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 Table of Contents  
ORIGINAL ARTICLE
Year : 2013  |  Volume : 4  |  Issue : 2  |  Page : 152-155  

Distance and protective barrier effects on the composite resin degree of conversion


1 Federal University of Mato Grosso do Sul, School of Dentistry Albino Coimbra Filho, Campo Grande, MS, Brazil
2 Piracicaba Dental School, Piracicaba, SP, Brazil

Date of Web Publication11-Jul-2013

Correspondence Address:
Margareth Coutinho
Faculdade de Odontologia, Universidade Federal do Mato Grosso do Sul, Av. Senador Filinto Müller, S/N, Cx Postal 549, 79070-900, Cidade Universitária, Campo Grande, MS
Brazil
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Source of Support: None, Conflict of Interest: None


DOI: 10.4103/0976-237X.114845

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   Abstract 

Context: The food wrap films are used to cover the tip of curing light units in order to avoid contamination and prevent damage to the light guide. However, their effects on resin polymerization are not fully known. Aims: We investigated the effects on restoration efficiency of a food wrap protective barrier used on the tip of curing light units. Materials and Methods: For each treatment, five replications were performed, a total of 60 bovine incisor. The degree of conversion (%DC) of restorations with the composite resin Opallis EA2 was evaluated using 3 curing light devices (Optilux 501, Optilight and Ultra LED) and 2 curing distances (0 and 5 mm). The composite resin was tested for restoration of cavities in bovine crowns. %DC values were measured by the Fourier transform infrared spectroscopy-attenuated total reflectance technique. Statistical Analysis Used: The data were analyzed using 3-way ANOVA and Tukey's test. Results: Use of the protective film lowered %DC ( F = 4.13; P = 0.05), and the effects of curing distance were associated to the curing light device ( F = 3.61; P = 0.03). Conclusions: The distance from the light curing tip and use of a translucent protective barrier on the light-cure device can both impair composite resin %DC.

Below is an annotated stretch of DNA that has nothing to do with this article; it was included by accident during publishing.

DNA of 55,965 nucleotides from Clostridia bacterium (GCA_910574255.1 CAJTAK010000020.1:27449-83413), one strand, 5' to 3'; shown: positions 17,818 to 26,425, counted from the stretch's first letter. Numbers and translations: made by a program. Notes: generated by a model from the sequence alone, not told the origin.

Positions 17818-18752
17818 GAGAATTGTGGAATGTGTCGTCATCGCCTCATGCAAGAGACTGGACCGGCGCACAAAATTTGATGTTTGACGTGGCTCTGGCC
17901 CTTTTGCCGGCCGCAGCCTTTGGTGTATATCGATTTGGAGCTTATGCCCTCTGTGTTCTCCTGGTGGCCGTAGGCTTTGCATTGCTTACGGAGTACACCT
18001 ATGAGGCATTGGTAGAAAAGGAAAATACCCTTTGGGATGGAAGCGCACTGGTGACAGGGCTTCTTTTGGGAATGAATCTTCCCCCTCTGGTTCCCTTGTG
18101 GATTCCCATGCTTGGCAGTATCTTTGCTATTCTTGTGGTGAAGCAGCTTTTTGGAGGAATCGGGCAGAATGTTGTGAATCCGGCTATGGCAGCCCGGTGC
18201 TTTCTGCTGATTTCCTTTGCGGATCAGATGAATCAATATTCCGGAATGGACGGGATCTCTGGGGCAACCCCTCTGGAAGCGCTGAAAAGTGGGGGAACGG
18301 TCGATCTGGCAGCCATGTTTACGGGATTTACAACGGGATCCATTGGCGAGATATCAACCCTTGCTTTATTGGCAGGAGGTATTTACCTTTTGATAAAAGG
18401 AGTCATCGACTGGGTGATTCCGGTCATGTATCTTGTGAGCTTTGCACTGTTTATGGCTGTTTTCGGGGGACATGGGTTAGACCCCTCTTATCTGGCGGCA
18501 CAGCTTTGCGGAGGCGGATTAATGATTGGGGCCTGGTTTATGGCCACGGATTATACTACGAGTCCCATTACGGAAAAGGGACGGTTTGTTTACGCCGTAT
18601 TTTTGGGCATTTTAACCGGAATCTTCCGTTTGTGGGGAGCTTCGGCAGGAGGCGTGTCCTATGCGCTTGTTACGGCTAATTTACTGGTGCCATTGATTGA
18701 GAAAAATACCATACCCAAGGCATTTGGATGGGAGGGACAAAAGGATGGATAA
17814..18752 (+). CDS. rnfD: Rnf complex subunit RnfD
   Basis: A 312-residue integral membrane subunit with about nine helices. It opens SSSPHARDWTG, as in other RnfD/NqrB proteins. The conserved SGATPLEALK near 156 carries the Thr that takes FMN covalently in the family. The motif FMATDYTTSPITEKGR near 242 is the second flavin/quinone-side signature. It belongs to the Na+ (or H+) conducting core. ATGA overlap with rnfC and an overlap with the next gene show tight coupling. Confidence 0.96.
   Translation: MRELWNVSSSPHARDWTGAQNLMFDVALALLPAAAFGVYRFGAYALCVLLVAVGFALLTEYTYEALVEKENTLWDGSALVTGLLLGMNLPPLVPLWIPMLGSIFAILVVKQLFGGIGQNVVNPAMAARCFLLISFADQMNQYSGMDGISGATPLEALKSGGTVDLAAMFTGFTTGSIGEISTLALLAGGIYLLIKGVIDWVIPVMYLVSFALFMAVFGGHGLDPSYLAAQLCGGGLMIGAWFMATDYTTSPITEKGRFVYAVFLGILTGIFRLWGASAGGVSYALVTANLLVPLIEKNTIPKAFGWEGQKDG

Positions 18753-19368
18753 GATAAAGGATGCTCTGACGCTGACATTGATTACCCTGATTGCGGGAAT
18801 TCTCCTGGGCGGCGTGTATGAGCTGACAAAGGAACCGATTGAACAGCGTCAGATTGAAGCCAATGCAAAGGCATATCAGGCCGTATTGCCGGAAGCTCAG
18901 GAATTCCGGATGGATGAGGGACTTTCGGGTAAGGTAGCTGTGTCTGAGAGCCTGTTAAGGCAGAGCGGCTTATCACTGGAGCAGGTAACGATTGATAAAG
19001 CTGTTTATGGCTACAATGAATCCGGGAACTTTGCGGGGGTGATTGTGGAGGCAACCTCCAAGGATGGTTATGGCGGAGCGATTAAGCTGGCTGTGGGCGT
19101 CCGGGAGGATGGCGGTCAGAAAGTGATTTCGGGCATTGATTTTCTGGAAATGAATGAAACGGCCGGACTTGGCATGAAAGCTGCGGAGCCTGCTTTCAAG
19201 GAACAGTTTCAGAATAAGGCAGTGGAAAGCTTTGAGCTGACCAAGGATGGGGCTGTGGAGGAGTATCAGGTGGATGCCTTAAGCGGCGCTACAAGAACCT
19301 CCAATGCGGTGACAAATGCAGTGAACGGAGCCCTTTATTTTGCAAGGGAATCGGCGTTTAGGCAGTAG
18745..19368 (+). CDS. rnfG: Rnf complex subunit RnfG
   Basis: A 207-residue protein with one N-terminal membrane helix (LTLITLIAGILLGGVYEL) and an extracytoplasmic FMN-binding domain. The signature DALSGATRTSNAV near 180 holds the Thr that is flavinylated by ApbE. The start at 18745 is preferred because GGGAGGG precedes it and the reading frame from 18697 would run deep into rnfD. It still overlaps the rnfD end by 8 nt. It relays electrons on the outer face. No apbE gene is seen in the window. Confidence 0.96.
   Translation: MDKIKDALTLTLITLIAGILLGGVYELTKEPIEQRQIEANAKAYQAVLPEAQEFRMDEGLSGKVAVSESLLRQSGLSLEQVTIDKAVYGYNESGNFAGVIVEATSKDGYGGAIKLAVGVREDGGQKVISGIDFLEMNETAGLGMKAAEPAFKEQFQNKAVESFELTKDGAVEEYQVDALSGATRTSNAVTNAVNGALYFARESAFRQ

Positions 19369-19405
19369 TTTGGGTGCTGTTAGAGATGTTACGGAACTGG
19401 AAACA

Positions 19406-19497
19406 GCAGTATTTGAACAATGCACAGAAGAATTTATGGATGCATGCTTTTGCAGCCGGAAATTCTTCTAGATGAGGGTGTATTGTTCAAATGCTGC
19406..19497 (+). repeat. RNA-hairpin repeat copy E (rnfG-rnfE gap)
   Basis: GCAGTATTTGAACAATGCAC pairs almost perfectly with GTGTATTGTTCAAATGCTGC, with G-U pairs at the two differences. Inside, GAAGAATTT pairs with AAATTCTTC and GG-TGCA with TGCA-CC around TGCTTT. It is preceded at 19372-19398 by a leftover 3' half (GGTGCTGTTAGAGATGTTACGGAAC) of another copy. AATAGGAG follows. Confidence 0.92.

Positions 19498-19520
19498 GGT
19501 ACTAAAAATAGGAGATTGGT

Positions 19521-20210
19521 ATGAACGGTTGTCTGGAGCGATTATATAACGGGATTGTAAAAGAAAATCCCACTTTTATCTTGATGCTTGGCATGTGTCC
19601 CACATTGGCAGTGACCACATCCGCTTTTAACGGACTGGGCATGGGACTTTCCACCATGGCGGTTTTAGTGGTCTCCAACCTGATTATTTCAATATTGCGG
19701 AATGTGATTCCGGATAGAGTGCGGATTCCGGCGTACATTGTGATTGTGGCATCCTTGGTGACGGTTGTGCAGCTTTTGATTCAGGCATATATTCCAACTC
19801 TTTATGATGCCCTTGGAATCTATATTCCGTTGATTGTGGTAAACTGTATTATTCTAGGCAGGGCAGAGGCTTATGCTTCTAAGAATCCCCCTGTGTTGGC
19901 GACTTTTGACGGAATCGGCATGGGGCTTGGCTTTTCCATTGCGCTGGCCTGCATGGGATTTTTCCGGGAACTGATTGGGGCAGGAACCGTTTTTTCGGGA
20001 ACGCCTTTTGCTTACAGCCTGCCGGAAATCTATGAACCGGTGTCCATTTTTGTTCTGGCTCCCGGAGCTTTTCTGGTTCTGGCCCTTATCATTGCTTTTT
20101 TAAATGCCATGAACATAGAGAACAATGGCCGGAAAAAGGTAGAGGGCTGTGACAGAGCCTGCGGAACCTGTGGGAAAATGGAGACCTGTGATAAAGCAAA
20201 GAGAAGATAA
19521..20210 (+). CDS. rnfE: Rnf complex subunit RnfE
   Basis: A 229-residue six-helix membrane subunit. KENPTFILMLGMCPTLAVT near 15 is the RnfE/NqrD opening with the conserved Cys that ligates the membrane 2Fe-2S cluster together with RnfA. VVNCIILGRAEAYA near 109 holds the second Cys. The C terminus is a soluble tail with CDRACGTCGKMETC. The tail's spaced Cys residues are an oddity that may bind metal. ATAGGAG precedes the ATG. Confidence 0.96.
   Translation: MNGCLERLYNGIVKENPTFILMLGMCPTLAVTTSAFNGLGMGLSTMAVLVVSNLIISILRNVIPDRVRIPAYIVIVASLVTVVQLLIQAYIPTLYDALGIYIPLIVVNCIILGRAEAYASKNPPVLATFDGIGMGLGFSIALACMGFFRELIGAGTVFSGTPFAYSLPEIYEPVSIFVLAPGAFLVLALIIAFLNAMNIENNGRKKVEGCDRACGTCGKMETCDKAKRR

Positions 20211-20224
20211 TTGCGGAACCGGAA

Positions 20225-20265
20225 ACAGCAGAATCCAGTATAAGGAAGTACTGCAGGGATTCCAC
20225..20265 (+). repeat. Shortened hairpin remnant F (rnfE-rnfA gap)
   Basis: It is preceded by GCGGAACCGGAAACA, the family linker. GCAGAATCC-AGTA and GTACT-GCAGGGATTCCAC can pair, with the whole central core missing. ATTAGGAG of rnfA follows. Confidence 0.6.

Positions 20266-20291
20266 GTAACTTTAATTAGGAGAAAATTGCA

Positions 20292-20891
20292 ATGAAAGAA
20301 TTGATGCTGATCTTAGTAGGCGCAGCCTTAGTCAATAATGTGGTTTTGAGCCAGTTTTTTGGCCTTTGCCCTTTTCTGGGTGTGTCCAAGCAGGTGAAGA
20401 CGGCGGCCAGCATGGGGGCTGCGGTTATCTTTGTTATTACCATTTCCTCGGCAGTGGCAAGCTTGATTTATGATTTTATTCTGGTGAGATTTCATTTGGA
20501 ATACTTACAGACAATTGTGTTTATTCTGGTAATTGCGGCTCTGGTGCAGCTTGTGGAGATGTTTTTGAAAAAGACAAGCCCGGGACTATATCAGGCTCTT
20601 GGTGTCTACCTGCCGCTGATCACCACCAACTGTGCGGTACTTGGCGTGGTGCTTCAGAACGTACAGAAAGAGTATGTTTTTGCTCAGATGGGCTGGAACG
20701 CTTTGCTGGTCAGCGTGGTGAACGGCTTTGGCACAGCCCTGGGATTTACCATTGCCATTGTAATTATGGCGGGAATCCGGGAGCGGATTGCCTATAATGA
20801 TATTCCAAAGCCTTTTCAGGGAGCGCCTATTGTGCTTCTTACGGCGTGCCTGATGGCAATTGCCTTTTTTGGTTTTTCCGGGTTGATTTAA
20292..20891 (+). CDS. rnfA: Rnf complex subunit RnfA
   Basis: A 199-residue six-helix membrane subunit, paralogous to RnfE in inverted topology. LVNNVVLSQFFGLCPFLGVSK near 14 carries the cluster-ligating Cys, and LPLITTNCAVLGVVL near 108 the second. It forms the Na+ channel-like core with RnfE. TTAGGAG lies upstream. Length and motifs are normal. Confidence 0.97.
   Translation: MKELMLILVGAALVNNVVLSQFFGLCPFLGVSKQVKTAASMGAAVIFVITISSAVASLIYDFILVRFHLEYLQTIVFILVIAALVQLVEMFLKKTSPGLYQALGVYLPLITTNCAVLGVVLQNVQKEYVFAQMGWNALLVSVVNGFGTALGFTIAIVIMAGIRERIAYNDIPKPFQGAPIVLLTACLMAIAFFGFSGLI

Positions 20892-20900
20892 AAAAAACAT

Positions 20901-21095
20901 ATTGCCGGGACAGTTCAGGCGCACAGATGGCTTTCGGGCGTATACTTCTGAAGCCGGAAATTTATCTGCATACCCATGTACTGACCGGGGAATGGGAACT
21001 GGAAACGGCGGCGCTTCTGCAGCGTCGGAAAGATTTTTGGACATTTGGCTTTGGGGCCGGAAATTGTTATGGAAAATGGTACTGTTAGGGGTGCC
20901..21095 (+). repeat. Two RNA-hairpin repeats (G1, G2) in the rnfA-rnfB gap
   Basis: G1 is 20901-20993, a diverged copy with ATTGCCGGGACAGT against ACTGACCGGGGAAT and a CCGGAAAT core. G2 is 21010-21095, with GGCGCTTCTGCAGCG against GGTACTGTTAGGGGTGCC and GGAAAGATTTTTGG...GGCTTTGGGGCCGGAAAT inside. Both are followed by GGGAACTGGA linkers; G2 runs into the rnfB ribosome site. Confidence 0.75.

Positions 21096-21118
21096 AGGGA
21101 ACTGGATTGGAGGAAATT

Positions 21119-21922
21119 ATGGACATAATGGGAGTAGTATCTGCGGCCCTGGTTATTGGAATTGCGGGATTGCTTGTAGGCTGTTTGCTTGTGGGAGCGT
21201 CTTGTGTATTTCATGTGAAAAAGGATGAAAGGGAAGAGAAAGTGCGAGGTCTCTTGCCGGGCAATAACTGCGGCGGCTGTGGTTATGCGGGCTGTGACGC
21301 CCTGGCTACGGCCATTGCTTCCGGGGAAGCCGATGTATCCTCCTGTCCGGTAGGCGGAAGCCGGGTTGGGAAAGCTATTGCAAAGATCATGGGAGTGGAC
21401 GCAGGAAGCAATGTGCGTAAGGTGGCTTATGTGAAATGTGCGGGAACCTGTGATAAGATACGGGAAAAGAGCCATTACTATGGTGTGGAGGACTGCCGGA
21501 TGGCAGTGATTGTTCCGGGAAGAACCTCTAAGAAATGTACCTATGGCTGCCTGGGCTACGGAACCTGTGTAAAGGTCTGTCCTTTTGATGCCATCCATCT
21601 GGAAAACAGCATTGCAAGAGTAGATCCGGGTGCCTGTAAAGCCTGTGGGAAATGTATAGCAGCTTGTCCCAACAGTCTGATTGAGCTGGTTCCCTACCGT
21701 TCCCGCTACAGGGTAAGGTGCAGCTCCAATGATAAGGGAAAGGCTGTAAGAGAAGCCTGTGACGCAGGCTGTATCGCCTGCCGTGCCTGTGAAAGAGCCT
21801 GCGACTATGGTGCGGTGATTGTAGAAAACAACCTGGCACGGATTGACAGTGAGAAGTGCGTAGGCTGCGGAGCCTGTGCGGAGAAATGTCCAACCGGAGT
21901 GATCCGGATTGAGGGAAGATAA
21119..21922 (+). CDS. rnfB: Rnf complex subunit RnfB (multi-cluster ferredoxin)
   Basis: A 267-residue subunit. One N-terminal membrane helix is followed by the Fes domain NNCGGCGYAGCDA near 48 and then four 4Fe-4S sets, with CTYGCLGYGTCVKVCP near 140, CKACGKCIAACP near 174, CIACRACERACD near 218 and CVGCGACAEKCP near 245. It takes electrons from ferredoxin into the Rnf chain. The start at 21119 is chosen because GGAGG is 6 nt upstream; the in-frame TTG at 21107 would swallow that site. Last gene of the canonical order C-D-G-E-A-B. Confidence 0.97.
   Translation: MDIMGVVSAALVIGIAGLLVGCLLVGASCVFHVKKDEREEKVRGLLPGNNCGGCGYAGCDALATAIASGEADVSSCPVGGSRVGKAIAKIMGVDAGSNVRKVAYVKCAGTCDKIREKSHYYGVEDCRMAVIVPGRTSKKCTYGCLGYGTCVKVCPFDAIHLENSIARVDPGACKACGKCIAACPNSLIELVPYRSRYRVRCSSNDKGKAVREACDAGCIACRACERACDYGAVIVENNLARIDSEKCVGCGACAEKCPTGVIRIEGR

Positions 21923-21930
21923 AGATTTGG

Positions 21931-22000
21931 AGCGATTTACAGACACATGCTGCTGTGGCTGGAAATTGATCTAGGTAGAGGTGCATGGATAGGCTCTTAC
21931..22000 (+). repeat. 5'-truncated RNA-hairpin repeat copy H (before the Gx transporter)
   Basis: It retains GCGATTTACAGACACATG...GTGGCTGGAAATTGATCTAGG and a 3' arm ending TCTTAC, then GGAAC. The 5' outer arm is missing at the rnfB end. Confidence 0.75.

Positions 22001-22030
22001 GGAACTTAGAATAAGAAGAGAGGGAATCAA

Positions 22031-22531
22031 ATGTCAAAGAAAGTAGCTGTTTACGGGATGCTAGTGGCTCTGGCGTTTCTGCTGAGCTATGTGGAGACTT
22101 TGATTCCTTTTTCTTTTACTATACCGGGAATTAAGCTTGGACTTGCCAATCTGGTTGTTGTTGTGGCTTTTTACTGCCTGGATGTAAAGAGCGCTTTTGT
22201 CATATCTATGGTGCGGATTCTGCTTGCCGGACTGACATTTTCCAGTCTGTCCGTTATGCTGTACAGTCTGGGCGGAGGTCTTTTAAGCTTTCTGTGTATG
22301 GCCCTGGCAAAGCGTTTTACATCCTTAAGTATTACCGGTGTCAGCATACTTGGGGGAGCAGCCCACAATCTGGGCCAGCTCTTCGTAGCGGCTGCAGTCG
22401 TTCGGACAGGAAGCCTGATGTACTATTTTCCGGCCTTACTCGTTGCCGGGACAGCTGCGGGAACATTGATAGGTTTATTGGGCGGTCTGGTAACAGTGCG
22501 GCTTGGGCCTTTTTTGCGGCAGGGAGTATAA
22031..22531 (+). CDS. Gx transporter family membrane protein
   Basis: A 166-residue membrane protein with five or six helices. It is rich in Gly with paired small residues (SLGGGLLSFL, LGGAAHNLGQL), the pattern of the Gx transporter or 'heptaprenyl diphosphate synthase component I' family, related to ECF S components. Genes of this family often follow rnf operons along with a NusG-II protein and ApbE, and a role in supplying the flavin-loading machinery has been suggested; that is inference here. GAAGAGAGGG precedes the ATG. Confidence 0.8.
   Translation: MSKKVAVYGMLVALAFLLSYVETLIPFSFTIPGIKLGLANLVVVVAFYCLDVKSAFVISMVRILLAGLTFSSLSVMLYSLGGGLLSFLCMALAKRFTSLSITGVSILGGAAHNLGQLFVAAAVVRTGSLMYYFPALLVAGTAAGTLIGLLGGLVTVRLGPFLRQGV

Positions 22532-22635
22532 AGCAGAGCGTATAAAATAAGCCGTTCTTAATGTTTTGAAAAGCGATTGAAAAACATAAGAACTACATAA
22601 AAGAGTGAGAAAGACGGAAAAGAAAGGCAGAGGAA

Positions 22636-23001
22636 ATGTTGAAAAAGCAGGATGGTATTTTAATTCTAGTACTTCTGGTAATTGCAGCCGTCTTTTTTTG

Keywords: Composite resin, dental curing lights, dental infection controls, Fourier transform infrared spectroscopy, polymerization


How to cite this article:
Coutinho M, Trevizam NC, Takayassu RN, Leme AA, Soares GP. Distance and protective barrier effects on the composite resin degree of conversion. Contemp Clin Dent 2013;4:152-5

How to cite this URL:
Coutinho M, Trevizam NC, Takayassu RN, Leme AA, Soares GP. Distance and protective barrier effects on the composite resin degree of conversion. Contemp Clin Dent [serial online] 2013 [cited 2019 Dec 15];4:152-5. Available from: http://www.contempclindent.org/text.asp?2013/4/2/152/114845


   Introduction Top


For Bis-GMA composites, the degree of conversion (%DC) ranges from 50% to 70% is satisfactory in providing chemical stability for restoration. [1] One of the main factors affecting polymerization efficiency is the light-curing units (LCUs) used. The intensity of LCU light (power density) is determined by the features of the curing unit. The distance between the light source and the increment, [2] duration of light exposure, and obstruction of the tips with resin [3] are additional factors that interfere in resin polymerization. [4],[5] Another element that may affect polymerization efficiency is the protective barrier use to completely envelop the light tip. [6] Although, using a protective barrier is recommended by the National Center for Chronic Disease Prevention and Health Promotion (CDC) [7] for semi-critical instruments as curing light tips, they may attenuate light transmission and impair polymerization. [3]

This study was tests if the use a food wrap protective barrier on the tip of quartz-tungsten halogen and light-emitting diode (LED) curing light units compromises %DC of a microhybrid composite resin and that this effect increases with curing distances. The distances tested were 0 and 5 mm.


   Materials and Methods Top


General design

The experiment was developed applying a 2 × 2 × 3 factorial design (2 tip protection levels, 2 curing distances, 3 types of curing units/irradiance), with 5 replicates. Cavities were prepared in bovine crowns and restored under the tested conditions. Irradiance of the different LCUs tested was also measured. The resin %DC obtained by the different treatments was determined using the Fourier transform infrared spectroscopy-attenuated total reflectance (FTIR-ATR).

Cavity preparation